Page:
Scholar Profile

John L. Rinn

Assistant Professor
Department of Pathology
Harvard University Medical School
Center for Life Sciences Boston, 3 Blackfan Circle (RM 0535)
Boston, MA 02215
Voice: 650-575-2491
Personal Homepage
2009 Searle Scholar

Research Interests

Large Inergenic Non-Coding RNAs (lincRNAs)

There is growing recognition that mammalian cells produce many thousands of large ntergenic transcripts. However, the functional significance of these transcripts has been particularly controversial. While there are some well-characterized examples, the vast majority (>95%) show little evidence of evolutionary conservation and have been suggested to represent transcriptional noise. Here, we report a new approach to identifying large non-coding RNAs (ncRNAs) by using chromatin-state maps to discover discrete transcriptional units intervening known protein-coding loci. Our approach identified ~1600 large multi-exonic RNAs across four mouse cell types. In sharp contrast to previous collections, these large intervening ncRNAs (lincRNAs) exhibit strong purifying selection in their genomic loci, exonic sequences, and promoter regions with greater than 95% showing clear evolutionary conservation. We also developed a novel functional genomics approach that assigns putative functions to each lincRNA, revealing a diverse range of roles for lincRNAs in processes from ES pluripotency to cell proliferation. We obtained independent functional validation for the predictions for over 100 lincRNAs, using cell-based assays. In particular, we demonstrate that specific lincRNAs are transcriptionally regulated by key transcription factors in these processes such as p53, NFKB, Sox2, Oc4, and Nanog. Together, these results define a unique collection of functional lincRNAs that are highly conserved and implicated in diverse biological processes.

LincRNAs in Cancer

The largest signature our guilt by association method revealed was comprised of hundreds of lincRNAs that all share functional associations with cell-cycle regulation, proliferation, RNA binding proteins and chromatin remodeling complexes. These results strongly suggested misregulation of lincRNAs would result in tumor formation by loss of epigenetic regulation of cell-cycle regulation genes, oncogenes and/or tumor suppressors. We have further identified candidate "onco-lincRNAs" and "tumor-suppressor lincRNAs" based on associations with key cancer pathways as well as known oncogenic and tumor-suppressor pathways, respectively. In addition, we will look for misregulation of lincRNAs that are strongly associated with cell-cycle regulation, proliferation, RNA binding proteins and chromatin remodeling complexes. By profiling lincRNAs across numerous cancer types we have rapidly identify lincRNAs that could play key roles tumor initiation and/or progression that will be explored for their functional mechanism. In summary, lincRNAs could herald a new paradigm in our understanding of cellular transformation and/or metastasis. Defining the roles of these RNA molecules in cancer could open up new avenues for better diagnostics.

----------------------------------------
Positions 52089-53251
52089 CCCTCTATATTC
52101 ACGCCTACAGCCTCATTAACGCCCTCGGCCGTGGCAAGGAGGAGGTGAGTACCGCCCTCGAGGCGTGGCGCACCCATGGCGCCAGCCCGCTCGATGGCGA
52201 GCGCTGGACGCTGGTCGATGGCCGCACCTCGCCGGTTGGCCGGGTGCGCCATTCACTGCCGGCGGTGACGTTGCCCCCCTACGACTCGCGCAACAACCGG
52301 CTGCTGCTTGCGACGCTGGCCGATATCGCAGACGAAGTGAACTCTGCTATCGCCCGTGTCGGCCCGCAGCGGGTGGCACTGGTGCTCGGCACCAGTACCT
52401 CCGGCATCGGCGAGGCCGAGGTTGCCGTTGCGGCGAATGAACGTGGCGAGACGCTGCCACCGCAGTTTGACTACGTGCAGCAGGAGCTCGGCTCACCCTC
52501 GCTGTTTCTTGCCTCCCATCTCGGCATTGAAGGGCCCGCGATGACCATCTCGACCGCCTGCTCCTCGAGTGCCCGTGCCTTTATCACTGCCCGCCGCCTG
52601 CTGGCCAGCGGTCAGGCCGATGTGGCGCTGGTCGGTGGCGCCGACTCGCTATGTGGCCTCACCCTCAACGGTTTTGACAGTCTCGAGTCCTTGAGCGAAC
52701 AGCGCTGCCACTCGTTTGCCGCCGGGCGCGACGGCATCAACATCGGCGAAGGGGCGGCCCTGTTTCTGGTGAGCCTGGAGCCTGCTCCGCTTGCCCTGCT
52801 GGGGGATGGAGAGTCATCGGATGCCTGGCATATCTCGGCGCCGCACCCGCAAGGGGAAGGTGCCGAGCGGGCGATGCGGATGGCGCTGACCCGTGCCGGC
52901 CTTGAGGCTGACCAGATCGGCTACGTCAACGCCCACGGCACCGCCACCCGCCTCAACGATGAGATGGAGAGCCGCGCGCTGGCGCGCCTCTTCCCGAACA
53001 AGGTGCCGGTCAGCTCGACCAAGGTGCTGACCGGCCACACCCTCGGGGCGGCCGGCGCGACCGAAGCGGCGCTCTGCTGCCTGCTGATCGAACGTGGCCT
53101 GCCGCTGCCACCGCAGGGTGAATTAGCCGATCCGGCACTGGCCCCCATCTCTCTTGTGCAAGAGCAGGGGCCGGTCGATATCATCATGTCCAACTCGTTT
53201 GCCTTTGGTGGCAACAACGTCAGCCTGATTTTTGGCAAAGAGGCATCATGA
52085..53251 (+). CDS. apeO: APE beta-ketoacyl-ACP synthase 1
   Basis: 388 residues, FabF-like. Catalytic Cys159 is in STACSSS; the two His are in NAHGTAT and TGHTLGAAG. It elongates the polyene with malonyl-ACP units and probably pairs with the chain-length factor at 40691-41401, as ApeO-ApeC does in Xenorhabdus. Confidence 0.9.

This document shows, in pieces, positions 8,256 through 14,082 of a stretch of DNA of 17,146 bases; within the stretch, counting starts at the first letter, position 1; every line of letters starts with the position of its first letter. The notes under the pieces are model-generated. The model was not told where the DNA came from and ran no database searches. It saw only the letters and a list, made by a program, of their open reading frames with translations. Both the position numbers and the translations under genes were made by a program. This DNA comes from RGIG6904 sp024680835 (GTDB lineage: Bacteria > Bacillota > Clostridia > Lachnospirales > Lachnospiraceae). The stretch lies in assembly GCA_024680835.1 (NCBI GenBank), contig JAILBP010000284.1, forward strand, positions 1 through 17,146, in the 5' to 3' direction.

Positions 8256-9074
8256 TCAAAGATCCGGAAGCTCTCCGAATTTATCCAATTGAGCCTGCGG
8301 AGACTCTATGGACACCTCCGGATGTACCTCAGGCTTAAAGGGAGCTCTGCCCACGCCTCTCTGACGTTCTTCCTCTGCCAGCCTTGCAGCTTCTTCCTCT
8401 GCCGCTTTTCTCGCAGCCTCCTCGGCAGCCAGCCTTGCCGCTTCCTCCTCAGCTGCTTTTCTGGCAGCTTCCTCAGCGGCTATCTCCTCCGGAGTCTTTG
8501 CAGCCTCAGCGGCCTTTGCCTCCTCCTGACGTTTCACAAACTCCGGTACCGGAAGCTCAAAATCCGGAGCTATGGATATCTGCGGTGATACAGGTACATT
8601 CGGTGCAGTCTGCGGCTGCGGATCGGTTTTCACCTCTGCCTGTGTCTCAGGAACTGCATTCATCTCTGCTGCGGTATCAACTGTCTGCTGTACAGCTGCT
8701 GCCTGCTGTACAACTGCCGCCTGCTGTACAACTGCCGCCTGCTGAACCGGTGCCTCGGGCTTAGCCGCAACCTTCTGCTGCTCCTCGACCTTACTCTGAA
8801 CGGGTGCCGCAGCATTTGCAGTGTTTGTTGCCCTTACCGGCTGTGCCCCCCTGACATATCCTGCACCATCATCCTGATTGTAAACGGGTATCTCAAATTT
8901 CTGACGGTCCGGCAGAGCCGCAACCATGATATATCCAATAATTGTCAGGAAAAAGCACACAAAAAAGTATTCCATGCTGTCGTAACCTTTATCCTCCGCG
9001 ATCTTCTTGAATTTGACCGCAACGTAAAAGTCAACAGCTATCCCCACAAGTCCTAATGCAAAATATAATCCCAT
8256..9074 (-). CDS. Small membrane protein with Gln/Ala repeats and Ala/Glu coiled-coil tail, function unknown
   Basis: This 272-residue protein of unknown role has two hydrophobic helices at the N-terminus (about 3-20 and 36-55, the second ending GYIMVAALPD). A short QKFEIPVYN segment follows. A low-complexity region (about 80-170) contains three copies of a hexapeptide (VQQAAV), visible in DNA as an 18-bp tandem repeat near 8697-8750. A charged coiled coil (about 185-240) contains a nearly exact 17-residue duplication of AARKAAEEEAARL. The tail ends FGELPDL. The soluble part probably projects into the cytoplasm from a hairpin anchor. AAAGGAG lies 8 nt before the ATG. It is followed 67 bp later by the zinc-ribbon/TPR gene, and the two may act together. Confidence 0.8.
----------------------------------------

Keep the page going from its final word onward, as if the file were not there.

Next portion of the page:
LincRNAs and Chromatin Structure

Recently a lincRNA termed HOTAIR was discovered that is encoded antisense to the HOXC cluster at the exact juncture of a 40 Kb domain of heterochromatin and a 60 Kb domain of euchromatin. However, HOTAIR does not serve to regulate this boundary; Remarkably HOTAIR affects the global epigenetic state of the HOXD cluster located on a separate chromosome. HOTAIR binds the Polycomb Repressive Complex 2 (PRC2) and is required for PRC2 occupancy and histone H3 lysine-27 trimethylation of HOXD locus. Thus, transcription of large ncRNA may associate with chromatin remodeling complexes and guide them to their sites of action. We are employing a combined informatic, biochemical and immunofluorescent approaches to identify other lincRNAs associated with chromatin remodeling complexes. Together our studies aim to understand the roles of lincRNAs in portioning the genome into proper domains of euchromatin and heterochromatin.

LincRNAs in ES Pluripotency

Our "guilt by association" informatics approach revealed a striking class of lincRNAs that appear to be involved in Embryonic Stem (ES) cell pluripotency. These lincRNAs are not only exclusively expressed in ES cells but are also directly transcribed by key transcription factors (Sox2/Oct4/Nanog) that are known to regulate ES pluripotency. However, the ultimate proof that these lincRNAs are required for ES pluripotency would be to perform loss-of-function by depleting lincRNA transcripts and monitoring the resulting phenotypic changes (i.e. loss of self-renewal and/or pluripotency). Here we purpose to identify lincRNAs that are required to maintain ES pluripotency by RNAi-mediated depletion of lincRNA and monitoring the resulting phenotypic changes. To this end we are performing loss of function experiments using shRNAs targeting ES lincRNAs, to screen for ES phenotypes.

RNA Structure and Function

By grouping lincRNAs in to functional groups using our "guilt by association method" we are able to explore how structural motifs within lincRNAs are associate these functions. By using combined biochmecial and informatic methods guided by signatures of evolutionary conservation we are dissecting the key structural elements within lincRNAs that are required for their function. We are also using these same approaches to understand how lincRNAs form ribonucleic-protien complexes.